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I have the following equation:

$f(s)=g(s)f(s)$

holds for all complex number $s$.

I am little confused about this case: If $f(s)≠0$ then I can deduce directely that $g(s)=1$ as the unique case. However, when $f(s)=0$ for one and isolated $s$ (root) then $g(s)$ would be any function. This is the point. Is this case have some relations with the analytic continuation principle.

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Do you want $f(s)$ and $g(s)$ both to be analytic? –  user17762 Dec 30 '12 at 17:45
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1 Answer

up vote 1 down vote accepted

Claim: If $f(s)$ and $h(s)$ are both entire functions, then $f(s) h(s) = 0 \implies f(s) = 0 \,\,\,\,\, \forall s$ or $h(s) = 0 \,\,\,\,\, \forall s$.

Proof If $f(s) = 0$, $\forall s$ is not true, then there is a $s_1 \in \mathbb{C}$ such that $f(s_1) \neq 0$. Now since $f(s)$ is analytic, there exists a open $\epsilon$-ball around $s_1$ such that $f(s) \neq 0$ for all $s\in B(s_1, \epsilon)$. Since $f(s)h(s) = 0$, we have that $h(s) = 0$ for all $s\in B(s_1, \epsilon)$. Now we have $h$ to be analytic and $h(s) = 0$, in an $\epsilon$ ball. Hence, by analytic continuation, we have $h(s) = 0$ for all $s \in \mathbb{C}$.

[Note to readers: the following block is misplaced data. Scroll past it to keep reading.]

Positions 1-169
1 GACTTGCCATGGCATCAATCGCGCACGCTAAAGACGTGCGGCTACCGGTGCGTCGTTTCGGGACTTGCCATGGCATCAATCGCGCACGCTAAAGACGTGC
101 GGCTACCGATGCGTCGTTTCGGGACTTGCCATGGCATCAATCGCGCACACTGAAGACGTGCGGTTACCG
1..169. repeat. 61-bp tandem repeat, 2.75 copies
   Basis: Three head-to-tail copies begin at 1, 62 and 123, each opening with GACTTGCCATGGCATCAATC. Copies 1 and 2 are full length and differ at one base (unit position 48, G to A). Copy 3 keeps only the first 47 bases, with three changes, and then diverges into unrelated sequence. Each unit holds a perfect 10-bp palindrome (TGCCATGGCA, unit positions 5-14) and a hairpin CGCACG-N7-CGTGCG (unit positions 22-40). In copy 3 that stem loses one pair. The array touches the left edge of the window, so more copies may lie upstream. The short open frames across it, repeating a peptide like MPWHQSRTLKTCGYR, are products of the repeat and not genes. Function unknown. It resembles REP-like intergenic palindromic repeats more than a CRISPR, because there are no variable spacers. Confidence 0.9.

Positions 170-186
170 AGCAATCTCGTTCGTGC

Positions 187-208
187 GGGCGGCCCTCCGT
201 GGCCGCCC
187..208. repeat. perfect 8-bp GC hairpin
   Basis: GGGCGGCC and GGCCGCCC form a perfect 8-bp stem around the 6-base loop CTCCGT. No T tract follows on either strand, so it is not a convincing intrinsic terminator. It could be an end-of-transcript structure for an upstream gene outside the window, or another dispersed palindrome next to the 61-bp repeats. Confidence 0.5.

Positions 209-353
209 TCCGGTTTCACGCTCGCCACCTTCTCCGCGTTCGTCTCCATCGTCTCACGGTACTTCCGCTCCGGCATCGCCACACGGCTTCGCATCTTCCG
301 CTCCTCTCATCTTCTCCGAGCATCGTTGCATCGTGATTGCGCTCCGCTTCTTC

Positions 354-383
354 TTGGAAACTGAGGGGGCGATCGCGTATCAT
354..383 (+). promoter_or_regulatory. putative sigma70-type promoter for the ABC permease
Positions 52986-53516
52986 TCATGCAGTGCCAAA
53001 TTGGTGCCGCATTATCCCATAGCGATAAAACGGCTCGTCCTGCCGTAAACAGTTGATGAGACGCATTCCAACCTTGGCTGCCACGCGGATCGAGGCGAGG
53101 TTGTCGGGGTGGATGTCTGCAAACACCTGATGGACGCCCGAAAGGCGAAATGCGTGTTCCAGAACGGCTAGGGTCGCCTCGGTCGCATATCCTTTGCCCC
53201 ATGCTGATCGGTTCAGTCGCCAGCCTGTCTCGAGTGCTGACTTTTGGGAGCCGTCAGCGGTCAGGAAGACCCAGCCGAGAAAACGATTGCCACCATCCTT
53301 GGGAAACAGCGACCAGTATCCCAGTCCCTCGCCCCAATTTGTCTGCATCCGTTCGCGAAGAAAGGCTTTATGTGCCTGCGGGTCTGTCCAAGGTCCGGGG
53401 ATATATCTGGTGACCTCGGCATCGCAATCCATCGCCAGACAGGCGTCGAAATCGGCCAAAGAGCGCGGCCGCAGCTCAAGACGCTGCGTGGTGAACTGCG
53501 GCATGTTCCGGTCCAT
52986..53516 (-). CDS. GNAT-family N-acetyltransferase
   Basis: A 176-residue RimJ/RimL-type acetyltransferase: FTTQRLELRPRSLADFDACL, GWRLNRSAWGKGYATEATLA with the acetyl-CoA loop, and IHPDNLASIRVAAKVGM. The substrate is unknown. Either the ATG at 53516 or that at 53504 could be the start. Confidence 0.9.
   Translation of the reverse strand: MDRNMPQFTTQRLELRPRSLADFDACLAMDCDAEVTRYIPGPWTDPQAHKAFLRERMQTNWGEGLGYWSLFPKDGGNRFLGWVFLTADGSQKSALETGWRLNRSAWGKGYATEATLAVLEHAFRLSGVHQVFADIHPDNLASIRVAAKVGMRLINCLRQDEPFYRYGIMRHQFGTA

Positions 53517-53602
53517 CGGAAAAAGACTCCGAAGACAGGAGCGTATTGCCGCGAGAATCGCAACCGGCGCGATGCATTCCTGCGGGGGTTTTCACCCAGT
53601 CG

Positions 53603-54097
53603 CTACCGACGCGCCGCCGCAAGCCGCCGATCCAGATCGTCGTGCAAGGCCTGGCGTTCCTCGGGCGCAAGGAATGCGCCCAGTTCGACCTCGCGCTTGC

In your problem, take $h(s)$ as $g(s) - 1$.

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@ Marvis: Yes, it was but I am talking about this case: "when $f(s)=0$ for one and isolated $s$ (root)". Please remark that $(x+iy)(u+iv)= ux-vy+i(uy+vx)=0$ if $ux-vy=0$ and $uy+vx=0$ without the implication of $x=y=0,u=v=0$ –  ZE1 Dec 30 '12 at 18:15
    
@RH1 The answer above is general, it doesn't matter if $s$ is a isolated root or not. –  user17762 Dec 30 '12 at 18:17
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